John Roska: Law clarifies that cigarette butts are litter
Q: Is there a new law that makes discarding cigarette butts illegal? Hasn't that always been littering?
A: The new law really just revises an old law. It adds the word "cigarettes" to the definition of litter to make it clear that discarding cigarette butts is littering, too.
The Illinois Litter Control Act starts off by broadly defining "litter" as "any discarded, used or unconsumed substance or waste." The newly revised law refines that definition by specifying that litter includes: "any garbage, trash, refuse, cigarettes, debris, rubbish, grass clippings or other lawn or garden waste."
The law says litter can also be any: "newspaper, magazines, glass, metal, plastic or paper containers or other packaging construction material, abandoned vehicle, motor vehicle parts, furniture, oil, carcass of a dead animal, any nauseous or offensive matter of any kind, (and) any object likely to injure any person or create a traffic hazard."
The law's laundry list of "litter" concludes with "potentially infectious medical waste, or anything else of an unsightly or unsanitary nature, which has been discarded, abandoned or otherwise disposed of improperly."
So, that's litter. What's "littering"?
The act says it's when you "dump, deposit, drop, throw, discard, (or) leave" litter on any public or private property. Doing basically the same things from a motor vehicle is littering, too.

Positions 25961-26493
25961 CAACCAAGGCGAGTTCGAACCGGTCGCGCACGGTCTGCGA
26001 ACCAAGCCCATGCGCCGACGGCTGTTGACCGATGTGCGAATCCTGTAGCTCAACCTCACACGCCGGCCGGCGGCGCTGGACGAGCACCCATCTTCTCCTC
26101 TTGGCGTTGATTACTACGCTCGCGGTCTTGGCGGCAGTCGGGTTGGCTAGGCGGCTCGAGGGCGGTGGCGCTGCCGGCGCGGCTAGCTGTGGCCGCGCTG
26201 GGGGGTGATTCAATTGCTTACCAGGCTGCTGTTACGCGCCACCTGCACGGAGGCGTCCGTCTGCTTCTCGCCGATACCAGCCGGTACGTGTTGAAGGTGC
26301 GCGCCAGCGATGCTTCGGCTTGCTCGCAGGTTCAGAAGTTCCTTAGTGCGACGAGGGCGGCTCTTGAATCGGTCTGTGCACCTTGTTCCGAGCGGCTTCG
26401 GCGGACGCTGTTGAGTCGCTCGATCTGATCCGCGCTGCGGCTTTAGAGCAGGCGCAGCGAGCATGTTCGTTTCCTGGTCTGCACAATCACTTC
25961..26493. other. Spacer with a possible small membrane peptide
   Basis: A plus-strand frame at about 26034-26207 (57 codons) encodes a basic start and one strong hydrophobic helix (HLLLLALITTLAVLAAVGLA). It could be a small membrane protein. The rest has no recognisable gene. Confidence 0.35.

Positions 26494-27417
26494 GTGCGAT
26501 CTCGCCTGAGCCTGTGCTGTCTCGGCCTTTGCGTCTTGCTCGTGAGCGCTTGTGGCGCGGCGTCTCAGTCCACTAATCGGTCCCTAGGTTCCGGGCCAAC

The revision that makes it clear that discarded cigarettes are litter goes into effect on Jan. 1. Until then, it's arguable that they're not.
Littering is a Class B misdemeanor. That means: maximum $500 fine; six months in jail.
If you litter on a public highway, you can also "be required to maintain litter control for 30 days over a designated portion of that highway."
The Litter Control Act went into effect in 1973, with a specific legislative determination that "litter is detrimental to the welfare of the people of this state."
The act is one of the many state laws that resulted from the "Keep America Beautiful" anti-litter campaign that began in 1953. In the early 1960s, Susan Spotless kicked that campaign into high gear with her classic "Every litter bit hurts," and "Don't be a litterbug."
Keep America Beautiful is now big against cigarette litter. A study it did in 2009 (funded by Philip Morris) found that cigarettes are the "most frequently littered item" (38 percent of all items), and that "57 percent of all cigarette butts were littered."
One problem with cigarettes as litter is that filters are not very biodegradable. They're cellulose acetate, and depending on whom you ask, take between several months and 15 years to degrade.
That pushed KAB to push laws aimed at cigarette litterbugs. Those efforts led to the tweak of our state law, to make it clear that discarded butts are litter, too.
Finally, you can litter on your own property, or with a property owner's permission, as long as it doesn't accumulate, or blow away, and "does not create a public health or safety hazard, a public nuisance, or a fire hazard."
John Roska is a lawyer with Land of Lincoln Legal Assistance Foundation. You can send your questions to The Law Q&A, 302 N. First St., Champaign, IL 61820. Questions may be edited for space.